Fruitcake gets no respect, at last as a rule. Actually I was fairly fond of the kind my old Kentucky grandma used to make but I never tried to do one myself. However, I came across a really neat recipe in a reproduced old cookbook of traditional Irish recipes. I didn’t get “a round tuit” this year but I have made it a number of times and it is usually well received, a different and unique take on the fruitcake tradition. It is called Barm Brack or “Spotted Cake”
Here is the basic recipe: Following that I’ll talk about some variations I have used.
Source: Winfred Abbe, County Offaly (C: 1900) A simplified version of the traditional yeasted Barm Brack.
The following recipe makes three loaves for 8x4x3 pans.
*1 cup sultanas (blond raisins)
*3 cups raisins
2 1/2 cups brown sugar, firmly packed
3 cups black tea (or 1 1/2 cups tea and 1 1/2 cups Irish Whiskey)
Soak fruit and sugar in tea overnight. (use large mixing bowl, cover with a tea towel.)
The next day add alternately: (Mix dry ingredients and add alternately with beaten eggs)
4 cups flour
3 beaten eggs
1 tbsp baking powder
1 tbsp assorted spices to taste
Pour into greased bread pans and bake for 1 1/2 hours at 300o.
When cool, brush with honey to give it a fine glaze.
And some variations:
I like to mix up the fruit or add a few more things. Chopped dates work very well and even some of the dried fruits such as cranberries, blueberries, strawberries etc. but be sure they are cut fine–about 1/4″ size. You can even use some of the more traditional citron but don’t go overboard! In lieu of Irish Whiskey, rum gives a good flavor and even Kahlua or other coffee liqueur. Hmm, probably Irish Cream too!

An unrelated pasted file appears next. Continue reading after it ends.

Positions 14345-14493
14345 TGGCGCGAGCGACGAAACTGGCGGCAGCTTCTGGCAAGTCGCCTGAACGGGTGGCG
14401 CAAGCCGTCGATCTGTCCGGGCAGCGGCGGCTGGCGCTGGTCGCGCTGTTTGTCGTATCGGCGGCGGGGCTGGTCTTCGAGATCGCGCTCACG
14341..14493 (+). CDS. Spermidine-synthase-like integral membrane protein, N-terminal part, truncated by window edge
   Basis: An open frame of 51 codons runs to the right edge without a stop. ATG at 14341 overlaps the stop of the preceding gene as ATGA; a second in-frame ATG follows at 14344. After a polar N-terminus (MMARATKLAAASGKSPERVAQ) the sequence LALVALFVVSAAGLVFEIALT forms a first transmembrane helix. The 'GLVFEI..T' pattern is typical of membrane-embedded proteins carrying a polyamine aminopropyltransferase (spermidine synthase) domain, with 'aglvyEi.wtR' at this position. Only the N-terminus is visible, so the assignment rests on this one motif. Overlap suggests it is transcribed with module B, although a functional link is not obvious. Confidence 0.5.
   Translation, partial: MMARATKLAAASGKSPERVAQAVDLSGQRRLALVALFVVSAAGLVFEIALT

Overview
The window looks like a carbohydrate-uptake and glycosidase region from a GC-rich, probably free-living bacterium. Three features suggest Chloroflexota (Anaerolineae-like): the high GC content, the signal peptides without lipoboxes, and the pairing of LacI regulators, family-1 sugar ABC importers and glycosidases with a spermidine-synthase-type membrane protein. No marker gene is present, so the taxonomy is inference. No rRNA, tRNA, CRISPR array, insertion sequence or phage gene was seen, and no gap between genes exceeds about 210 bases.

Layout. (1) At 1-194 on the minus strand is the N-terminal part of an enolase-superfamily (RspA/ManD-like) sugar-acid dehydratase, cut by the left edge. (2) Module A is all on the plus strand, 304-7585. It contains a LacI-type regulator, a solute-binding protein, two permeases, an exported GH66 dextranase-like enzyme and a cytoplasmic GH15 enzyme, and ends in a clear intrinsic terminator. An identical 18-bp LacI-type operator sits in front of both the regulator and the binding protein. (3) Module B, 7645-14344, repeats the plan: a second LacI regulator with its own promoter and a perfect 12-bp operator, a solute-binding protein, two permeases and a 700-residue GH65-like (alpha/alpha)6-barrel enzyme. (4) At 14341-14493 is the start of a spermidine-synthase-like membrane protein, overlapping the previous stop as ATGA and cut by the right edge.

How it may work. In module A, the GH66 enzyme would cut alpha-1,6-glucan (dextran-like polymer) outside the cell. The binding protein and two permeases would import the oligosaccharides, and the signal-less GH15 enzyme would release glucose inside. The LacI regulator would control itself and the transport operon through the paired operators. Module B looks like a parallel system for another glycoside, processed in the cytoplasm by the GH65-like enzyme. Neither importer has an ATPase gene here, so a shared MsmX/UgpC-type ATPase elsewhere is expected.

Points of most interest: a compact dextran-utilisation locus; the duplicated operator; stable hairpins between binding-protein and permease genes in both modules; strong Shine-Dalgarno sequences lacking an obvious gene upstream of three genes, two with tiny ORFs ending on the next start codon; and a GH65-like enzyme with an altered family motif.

For gifting, I liked to make it around Thanksgiving and then let the loaves ‘cure’ for a couple of weeks. If you live in a colder climate and have a safe place, you can store them outside or else in the fridge. I wrap them in cling wrap and then foil over that and they will keep for some time. You do have to watch for mold, especially if they are not at near refrigerator temps but kept cool they stay fresh for several weeks. Maybe the alcohol preserves?!
A drizzle of “white sauce” or a light vanilla frosting makes a good topping and it is yummy lightly toasted with coffee or tea for breakfast or brunch. And yes, the absence of any form of shorting is correct and intended! I have also made it using “egg beaters” and with stevia or other artificial sweetener for diabetic friends and family. Just be sure to use one intended for cooking. With those changes it is pretty healthy and not super high-calorie. Happy cooking and feasting!